I have never used these but I’ve seen others use them and I’m looking forward to trying them out soon!
- Super liquidy
- Highly pigmented
- Don’t fade
- Best used for abstracts, spraying, or watercolor techniques
Acrylic Paint Pens/Markers
This type of acrylic paint is an absolute life-saver for anyone who has trouble painting thin lines. They’re pretty affordable and you can even find them on Amazon.
- Can come in different grades so make sure to read up on the company if you’re looking for a high pigment load (Liquitex sells them)
- Have different tip sizes
- Can come in a pack just like colored pencils/markers
- Best used for writing (signatures, etc.), tree branches, stems, vines, or anywhere you need a fine line
Comparing 4 Different Types of Acrylic Paint
For this demonstration, I’m sticking to plain ol’ boring Titanium White acrylic paint so that you can better see the differences between them. The different types of acrylic paint I’m using are:
- Heavy Body – Golden
- Student Grade – Liquitex Basics
- Craft Paint – DecoArt Americana (Local Dollar Store)
- Paint Pens – Artistro Multi-Surface Extra Fine Tip (Amazon)
As you can see, in the image above, the heavy body paint is thick with well defined ridges in the paint blob. The student grade is still pretty thick but the shape is softer looking than the heavy body. The craft paint is much thinner than the other two and is dripping but it’s not so thin that it drips quickly. And, lastly, the paint pen is a whole different ball game.
After you’ve primed the pen, by pushing down on the tip multiple times, the paint comes out with an even and thin flow. If you noticed in the photo at the very top of this article, the paint pen kind of splattered a bit but that was because I was holding it straight up and down instead of at a slight angle which caused it to “skip” over the dry painted canvas. You literally hold it like you would a felt tip pen.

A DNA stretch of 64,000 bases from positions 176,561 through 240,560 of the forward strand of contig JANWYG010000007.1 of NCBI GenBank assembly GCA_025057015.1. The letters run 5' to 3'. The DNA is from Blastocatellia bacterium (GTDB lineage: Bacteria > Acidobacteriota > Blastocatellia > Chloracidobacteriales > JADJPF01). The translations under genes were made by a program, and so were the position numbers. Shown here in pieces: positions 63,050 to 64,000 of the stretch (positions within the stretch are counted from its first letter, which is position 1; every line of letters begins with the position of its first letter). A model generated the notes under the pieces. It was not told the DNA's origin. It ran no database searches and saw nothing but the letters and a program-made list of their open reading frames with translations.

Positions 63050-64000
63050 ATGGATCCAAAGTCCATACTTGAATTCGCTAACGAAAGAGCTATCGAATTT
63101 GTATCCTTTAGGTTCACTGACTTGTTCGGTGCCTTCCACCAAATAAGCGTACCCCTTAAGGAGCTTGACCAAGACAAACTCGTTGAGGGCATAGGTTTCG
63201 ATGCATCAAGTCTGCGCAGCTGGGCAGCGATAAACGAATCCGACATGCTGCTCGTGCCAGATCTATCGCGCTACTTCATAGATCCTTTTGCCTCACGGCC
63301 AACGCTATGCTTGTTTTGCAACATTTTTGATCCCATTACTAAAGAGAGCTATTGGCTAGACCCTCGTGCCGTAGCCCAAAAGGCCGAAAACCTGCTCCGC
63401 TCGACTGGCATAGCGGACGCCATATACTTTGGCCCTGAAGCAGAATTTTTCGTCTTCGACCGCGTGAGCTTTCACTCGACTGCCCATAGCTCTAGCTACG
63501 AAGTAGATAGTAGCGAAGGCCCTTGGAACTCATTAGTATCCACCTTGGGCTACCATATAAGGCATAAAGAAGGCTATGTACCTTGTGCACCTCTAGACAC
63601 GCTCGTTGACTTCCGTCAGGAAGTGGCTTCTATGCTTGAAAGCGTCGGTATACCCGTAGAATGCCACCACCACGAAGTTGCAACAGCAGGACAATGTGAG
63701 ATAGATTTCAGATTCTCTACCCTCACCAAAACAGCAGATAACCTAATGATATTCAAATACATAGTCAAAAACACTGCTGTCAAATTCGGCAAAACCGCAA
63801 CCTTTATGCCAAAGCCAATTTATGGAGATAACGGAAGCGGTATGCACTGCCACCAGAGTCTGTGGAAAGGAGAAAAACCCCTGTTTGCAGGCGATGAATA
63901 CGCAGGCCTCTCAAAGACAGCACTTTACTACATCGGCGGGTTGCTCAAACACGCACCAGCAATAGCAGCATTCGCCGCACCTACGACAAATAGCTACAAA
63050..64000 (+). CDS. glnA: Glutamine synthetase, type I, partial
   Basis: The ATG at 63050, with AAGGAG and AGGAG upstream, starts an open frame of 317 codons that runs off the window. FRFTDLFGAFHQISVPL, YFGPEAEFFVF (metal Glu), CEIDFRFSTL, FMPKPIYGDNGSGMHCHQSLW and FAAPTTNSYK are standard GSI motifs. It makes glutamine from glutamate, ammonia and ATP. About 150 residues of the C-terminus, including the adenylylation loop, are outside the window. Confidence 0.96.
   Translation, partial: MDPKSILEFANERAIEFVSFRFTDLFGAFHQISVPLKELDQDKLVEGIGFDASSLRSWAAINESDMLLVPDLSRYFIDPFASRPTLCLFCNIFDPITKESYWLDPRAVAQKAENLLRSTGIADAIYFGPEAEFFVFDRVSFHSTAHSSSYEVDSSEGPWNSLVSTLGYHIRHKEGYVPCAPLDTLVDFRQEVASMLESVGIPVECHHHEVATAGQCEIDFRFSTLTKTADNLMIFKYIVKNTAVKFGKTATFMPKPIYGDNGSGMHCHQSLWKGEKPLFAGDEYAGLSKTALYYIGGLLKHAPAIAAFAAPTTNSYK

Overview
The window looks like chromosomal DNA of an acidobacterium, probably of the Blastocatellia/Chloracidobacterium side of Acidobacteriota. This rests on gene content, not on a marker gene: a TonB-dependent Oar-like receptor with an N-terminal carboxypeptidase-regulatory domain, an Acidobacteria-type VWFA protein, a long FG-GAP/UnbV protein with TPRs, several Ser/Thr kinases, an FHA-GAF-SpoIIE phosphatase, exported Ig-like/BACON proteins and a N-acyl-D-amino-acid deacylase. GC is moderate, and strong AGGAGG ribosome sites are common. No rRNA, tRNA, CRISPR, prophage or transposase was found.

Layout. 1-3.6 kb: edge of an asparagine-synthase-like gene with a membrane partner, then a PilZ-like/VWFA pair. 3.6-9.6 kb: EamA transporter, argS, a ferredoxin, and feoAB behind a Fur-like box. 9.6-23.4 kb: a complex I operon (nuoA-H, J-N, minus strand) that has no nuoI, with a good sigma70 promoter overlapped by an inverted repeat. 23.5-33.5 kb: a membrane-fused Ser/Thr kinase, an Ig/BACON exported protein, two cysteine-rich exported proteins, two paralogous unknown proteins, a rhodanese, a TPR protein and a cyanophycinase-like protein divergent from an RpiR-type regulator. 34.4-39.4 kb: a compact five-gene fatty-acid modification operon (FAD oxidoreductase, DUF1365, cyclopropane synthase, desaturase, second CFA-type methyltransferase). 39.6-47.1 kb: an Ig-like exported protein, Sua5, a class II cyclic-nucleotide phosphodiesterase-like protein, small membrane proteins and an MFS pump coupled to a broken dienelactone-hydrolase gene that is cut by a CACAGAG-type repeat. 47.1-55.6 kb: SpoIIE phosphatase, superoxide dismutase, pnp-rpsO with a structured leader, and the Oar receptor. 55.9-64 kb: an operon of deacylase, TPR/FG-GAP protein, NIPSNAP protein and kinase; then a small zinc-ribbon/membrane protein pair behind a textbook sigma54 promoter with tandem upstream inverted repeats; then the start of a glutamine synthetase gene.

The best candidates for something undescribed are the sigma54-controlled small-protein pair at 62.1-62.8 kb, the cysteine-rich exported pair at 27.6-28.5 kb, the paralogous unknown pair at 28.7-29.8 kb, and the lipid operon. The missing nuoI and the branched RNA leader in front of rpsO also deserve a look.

In the image, you can see that all of the different types of acrylic paint have some amount of coverage to them but there is a slight difference. Now, it may seem that such a slight difference should make that much of a difference when you’re painting but it really does. I can tell you from my own experience that I typically only use one coat of heavy body paint compared to two coats of student and even more coats if I’m using craft paint.
The paint pen doesn’t have as much opacity as the heavy body or student but it’s pretty close to the craft paint. You can get more opacity from the pen if you apply pressure but I wouldn’t suggest it because you might damage the tip.
If you decide to use a paint pen and you want good coverage, wait for the first coat to dry and then apply another coat. I like that the pens are semi-transparent especially for writing my signature. I don’t want my signature to be the focus of the piece and the transparency helps it to blend with the background.
As an artist, experimenting with different tools is part of the fun and paint is no exception. There are several types of acrylic paint and every single one of them is useful depending on what you want to do. Really, when it comes right down to it, there is no right or wrong and you are free to choose whatever you’re drawn to or what your budget allows. Which type of acrylic paint is your favorite and which are you dying to try?